There is something about staying up until the wee hours of the morning that creates friendships. This last weekend, we have all been slaving away in the studio until 4 in morning. Thank goodness for the wine, jam sessions, and Pierpaolo bringing us chocolate salami. By about 2, we all got a little delirious from exhaustion and that’s when the best quotes and silliest conversations cane out. By 3, we started to feel like we were the only humans possibly awake at that hour. That makes for some serious bonding. I don’t think I would have made it through my final project without you guys. I love you all and I had such a great time this summer :)
What a week! Our group had its final presentation on the Church of Saint Stephen, we had our final art show and now it’s time to pack. Yesterday I got to watch the sunrise at Santa Chiara after working through the night in the art studio with Pricilla, Thomas and Phillip. I was sleepy and needed a shower, but seeing the orangey pink above the mountains in the chilly courtyard was a very sweet moment to come right at the end of our trip.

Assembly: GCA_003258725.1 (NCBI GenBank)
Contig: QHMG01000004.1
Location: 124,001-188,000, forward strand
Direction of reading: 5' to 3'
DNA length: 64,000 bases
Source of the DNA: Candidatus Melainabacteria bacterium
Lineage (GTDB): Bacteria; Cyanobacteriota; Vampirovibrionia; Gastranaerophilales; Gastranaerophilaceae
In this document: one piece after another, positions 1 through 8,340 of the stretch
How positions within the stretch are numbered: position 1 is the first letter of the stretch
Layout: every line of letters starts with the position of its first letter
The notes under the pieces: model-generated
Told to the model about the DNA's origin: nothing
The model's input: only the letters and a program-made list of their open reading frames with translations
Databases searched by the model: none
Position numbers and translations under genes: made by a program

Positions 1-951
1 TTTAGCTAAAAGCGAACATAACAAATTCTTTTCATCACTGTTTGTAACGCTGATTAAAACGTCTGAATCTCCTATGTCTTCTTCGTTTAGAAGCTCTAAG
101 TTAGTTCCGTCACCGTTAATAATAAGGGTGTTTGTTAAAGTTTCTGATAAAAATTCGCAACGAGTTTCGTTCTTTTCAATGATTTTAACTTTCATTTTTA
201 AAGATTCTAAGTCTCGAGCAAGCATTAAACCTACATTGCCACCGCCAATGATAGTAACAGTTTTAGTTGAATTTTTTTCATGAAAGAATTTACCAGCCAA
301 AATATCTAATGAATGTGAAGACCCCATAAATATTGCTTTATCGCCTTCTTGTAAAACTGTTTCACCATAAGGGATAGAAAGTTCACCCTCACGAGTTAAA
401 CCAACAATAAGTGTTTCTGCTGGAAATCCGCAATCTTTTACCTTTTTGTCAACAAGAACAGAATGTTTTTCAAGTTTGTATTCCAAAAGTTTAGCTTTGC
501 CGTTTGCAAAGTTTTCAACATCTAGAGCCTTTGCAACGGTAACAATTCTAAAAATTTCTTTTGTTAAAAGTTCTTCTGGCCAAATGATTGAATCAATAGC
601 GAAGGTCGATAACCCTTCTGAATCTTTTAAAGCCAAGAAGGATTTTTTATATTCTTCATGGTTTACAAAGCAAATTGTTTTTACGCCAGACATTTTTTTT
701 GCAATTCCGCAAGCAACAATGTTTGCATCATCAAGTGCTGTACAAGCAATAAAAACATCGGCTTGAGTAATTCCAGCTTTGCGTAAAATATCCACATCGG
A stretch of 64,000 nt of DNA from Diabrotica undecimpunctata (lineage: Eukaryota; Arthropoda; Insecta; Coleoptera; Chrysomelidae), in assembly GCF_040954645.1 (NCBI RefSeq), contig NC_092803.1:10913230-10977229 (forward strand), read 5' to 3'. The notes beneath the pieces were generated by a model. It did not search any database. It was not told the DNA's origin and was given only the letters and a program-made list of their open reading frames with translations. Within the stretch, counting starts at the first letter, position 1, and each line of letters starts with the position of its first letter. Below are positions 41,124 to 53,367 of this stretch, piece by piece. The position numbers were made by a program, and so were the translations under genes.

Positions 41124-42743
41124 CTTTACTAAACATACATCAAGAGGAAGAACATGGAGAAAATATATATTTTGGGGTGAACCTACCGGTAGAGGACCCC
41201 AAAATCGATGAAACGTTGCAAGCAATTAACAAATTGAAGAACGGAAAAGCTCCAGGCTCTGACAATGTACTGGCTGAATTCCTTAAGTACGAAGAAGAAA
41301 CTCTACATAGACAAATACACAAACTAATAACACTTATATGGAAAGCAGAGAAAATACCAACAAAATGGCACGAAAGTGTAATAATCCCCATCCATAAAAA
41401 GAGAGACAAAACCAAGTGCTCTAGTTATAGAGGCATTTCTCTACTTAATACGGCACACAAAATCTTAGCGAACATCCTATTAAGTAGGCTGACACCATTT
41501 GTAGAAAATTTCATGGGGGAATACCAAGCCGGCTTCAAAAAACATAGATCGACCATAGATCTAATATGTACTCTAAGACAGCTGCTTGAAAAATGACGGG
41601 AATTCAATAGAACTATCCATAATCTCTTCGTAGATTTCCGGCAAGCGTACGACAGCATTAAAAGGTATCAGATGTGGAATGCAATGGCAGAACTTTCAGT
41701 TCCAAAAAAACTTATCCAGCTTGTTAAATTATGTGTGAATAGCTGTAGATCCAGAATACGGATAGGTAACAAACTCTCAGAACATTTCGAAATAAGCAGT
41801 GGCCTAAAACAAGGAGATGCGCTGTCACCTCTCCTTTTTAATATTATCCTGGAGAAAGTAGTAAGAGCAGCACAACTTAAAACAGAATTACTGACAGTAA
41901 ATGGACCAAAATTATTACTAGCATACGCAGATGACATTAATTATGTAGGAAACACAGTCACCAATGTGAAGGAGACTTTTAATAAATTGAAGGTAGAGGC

The weather could not have been better. It was the making of a beautiful day.
It was a Sunday so naturally we slept as late as possible, which ended up being eleven thirty. I don’t know what it is about Italy, maybe the chirping birds, how early the sunrises, or that stupid cat that likes to meow nonstop at the wee hours in the morning, but it is almost impossible for me to sleep past nine. Where as at home in Texas I can easily sleep past noon on any given day. We then walked up to the arches to grab un bombolone and a few fragola for brunch. The weather was too nice to not spend the day outside, so we headed to The Garden (one of the main hangouts both day and night) to draw for a little while.